Galbatorix went mad because his first dragon died, which is explained by the telepathy/shared consciousness between dragons and their Riders. And in the next book Eragon learns to feel the consciousness of living things and can feel them die, so both Galbatorix and Brom probably felt their dragons dying. So, (a) why didn’t Brom also lose his mind, instead of just being a sad old man for the rest of his life, and (b) is Galbatorix the only Rider to ever have lost his dragon before? Or just the only one to have reacted that badly? And wouldn’t the other Riders have a little more sympathy if they share the same bonds with their own dragons and are well aware that he probably felt his dragon die?
Alagaësia needs some therapy.
Also, Brom’s sowing the seeds of some pretty unhealthy co-dependence there. Saphira is already possessive enough; there’s no need to get Eragon in on the act.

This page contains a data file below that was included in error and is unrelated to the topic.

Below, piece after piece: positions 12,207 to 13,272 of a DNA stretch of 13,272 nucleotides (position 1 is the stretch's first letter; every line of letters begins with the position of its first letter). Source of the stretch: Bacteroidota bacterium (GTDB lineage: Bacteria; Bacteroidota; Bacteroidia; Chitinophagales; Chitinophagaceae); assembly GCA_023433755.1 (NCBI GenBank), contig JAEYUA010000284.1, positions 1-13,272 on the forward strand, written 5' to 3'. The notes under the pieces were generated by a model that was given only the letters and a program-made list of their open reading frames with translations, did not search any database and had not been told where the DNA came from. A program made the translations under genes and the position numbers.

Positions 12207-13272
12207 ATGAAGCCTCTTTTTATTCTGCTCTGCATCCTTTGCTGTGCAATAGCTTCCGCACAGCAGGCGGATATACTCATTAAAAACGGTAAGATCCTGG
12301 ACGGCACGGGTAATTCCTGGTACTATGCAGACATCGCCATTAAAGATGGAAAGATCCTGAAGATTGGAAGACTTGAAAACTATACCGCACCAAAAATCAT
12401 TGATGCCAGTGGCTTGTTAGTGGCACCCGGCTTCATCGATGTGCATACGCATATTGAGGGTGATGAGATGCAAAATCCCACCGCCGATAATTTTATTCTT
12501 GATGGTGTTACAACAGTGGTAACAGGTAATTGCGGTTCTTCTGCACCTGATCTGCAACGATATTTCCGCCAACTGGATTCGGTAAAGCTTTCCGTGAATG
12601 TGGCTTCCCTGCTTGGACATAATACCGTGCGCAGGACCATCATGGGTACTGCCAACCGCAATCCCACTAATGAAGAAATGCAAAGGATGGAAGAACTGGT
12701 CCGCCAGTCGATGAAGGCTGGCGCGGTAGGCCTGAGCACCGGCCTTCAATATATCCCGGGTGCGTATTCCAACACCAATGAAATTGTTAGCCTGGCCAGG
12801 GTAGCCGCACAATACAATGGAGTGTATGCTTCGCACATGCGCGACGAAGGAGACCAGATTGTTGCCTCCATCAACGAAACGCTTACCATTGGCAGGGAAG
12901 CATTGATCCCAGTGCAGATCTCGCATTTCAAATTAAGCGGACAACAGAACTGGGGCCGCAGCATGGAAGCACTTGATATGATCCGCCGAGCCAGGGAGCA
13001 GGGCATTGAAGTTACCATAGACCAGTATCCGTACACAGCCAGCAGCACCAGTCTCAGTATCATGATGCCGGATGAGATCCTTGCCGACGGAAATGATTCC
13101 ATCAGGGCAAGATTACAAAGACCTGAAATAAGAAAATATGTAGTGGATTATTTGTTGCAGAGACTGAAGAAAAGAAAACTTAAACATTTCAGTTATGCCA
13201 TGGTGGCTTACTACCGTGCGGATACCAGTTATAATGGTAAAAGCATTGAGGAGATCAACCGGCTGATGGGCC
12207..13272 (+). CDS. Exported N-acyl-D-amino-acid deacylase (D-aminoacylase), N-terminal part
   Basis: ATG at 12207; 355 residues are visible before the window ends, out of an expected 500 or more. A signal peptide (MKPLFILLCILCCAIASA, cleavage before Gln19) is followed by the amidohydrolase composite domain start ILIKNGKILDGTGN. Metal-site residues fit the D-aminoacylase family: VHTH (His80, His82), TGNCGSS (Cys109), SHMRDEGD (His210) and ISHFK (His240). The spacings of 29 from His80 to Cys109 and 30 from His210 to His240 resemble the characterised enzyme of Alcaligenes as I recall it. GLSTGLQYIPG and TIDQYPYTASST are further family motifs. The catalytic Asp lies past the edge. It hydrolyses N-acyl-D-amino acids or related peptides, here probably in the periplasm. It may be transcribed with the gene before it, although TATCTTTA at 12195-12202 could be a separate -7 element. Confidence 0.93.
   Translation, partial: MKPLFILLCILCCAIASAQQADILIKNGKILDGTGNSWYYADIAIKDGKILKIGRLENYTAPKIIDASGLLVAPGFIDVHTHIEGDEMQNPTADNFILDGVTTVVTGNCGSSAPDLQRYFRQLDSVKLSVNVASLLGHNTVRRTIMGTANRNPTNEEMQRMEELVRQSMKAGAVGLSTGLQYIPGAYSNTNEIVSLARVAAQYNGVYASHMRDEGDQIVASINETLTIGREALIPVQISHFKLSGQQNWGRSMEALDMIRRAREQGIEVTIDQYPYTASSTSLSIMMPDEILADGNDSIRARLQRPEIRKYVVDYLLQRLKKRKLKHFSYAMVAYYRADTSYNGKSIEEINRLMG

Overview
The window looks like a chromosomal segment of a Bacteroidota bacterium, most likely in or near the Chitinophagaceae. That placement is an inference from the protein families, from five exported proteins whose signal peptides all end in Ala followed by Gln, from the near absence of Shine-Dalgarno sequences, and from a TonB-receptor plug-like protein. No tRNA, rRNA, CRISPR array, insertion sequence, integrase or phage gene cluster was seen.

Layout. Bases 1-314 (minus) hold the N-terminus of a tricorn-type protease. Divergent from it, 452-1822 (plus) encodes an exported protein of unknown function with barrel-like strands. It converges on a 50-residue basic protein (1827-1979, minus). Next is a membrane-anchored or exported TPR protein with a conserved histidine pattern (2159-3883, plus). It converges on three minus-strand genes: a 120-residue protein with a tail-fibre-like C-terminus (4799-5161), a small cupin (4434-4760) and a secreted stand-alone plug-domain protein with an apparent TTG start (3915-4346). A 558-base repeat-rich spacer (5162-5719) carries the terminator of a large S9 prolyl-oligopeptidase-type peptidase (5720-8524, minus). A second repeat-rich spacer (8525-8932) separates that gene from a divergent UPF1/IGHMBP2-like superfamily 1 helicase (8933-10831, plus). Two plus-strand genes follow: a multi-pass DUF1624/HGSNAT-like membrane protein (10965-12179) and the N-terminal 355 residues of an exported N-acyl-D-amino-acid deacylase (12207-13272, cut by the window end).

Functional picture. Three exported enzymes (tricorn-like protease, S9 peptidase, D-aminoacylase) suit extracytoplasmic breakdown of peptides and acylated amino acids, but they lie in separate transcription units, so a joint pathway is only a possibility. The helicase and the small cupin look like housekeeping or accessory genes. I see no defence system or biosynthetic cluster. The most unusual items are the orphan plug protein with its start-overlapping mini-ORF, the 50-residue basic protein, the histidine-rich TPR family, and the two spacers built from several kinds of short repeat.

“It is the way of things . . . I must. Will you take my blessing?” Eragon bowed his head and nodded, overcome. Brom placed a trembling hand on his brow. “Then I give it to you. May the coming years bring you great happiness.” He motioned for Eragon to bend closer. Very quietly, he whispered seven words from the ancient language, then even more softly told him what they meant. “That is all I can give you. . . . Use them only in great need.”
I think this is supposed to be foreshadowing, but I’m pretty sure it’s just set-up for a deus-ex-machina (which will come from out of nowhere because no one is going to remember this when Paolini finally uses it). Also, way to not tell us what the words are – not that they’ll make any sense to me, but at least it might make this bit a touch more interesting, and then I’ll be sure you’re not just pulling something out of your ass at the last second.